Low inflation, flagging growth, and the European Central Bank’s stimulus bias will probably force eastern members of the European Union to cut interest rates to record lows this week.
Romania took the first step today, lowering its benchmark rate to 2.75 percent from 3 percent. Poland will reduce rates tomorrow, while Czech officials will maintain their own benchmark close to zero a day later as they ponder their stance on stemming gains in the koruna, economists predict. The ECB meets Nov. 6 to deliberate on monetary policy.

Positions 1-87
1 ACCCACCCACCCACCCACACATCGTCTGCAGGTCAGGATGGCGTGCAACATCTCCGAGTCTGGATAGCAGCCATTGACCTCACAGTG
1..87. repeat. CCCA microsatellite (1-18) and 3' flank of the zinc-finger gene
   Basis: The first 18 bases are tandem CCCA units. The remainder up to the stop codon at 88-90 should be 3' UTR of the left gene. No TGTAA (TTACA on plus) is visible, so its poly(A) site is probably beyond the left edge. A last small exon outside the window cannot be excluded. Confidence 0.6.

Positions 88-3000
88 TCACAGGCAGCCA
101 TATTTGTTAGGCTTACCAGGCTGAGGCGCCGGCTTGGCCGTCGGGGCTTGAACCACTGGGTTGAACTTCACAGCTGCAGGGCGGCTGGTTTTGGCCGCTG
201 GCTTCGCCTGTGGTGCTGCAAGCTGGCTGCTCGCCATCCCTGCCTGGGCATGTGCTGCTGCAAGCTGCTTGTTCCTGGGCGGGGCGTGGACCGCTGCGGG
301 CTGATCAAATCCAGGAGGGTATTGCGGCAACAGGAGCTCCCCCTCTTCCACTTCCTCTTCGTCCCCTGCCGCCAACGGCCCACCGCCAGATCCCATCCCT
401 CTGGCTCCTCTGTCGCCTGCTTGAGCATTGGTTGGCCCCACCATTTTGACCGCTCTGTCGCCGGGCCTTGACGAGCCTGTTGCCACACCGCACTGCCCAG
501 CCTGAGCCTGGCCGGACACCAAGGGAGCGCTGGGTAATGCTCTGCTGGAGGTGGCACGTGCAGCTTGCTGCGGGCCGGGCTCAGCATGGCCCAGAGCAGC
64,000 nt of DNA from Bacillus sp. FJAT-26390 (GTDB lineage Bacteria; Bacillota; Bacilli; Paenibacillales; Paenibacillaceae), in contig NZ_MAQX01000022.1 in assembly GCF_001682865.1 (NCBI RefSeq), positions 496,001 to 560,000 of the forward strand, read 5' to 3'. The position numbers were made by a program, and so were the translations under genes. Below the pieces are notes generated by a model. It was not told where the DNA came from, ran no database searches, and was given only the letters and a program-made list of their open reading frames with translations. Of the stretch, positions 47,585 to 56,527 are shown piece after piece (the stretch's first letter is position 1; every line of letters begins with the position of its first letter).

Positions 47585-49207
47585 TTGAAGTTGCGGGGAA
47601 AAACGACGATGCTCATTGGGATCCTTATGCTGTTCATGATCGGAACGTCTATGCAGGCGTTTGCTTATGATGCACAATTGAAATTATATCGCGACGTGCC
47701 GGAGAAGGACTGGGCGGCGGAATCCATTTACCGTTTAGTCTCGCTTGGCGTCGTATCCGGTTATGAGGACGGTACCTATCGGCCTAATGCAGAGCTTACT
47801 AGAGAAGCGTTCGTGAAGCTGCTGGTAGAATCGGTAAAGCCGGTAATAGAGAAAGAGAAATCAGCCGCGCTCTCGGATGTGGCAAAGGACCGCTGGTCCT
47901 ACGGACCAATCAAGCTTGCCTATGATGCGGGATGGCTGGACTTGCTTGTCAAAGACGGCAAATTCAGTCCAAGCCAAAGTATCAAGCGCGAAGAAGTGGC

Prone to contagion from economic woes in the euro region, their main export market and source of funding, eastern European countries keep a close eye on policy moves in the single currency area. Now they’re facing border-jumping deflation and ECB loosening that are making the leu, the zloty and their peers stronger and endangering slowing growth.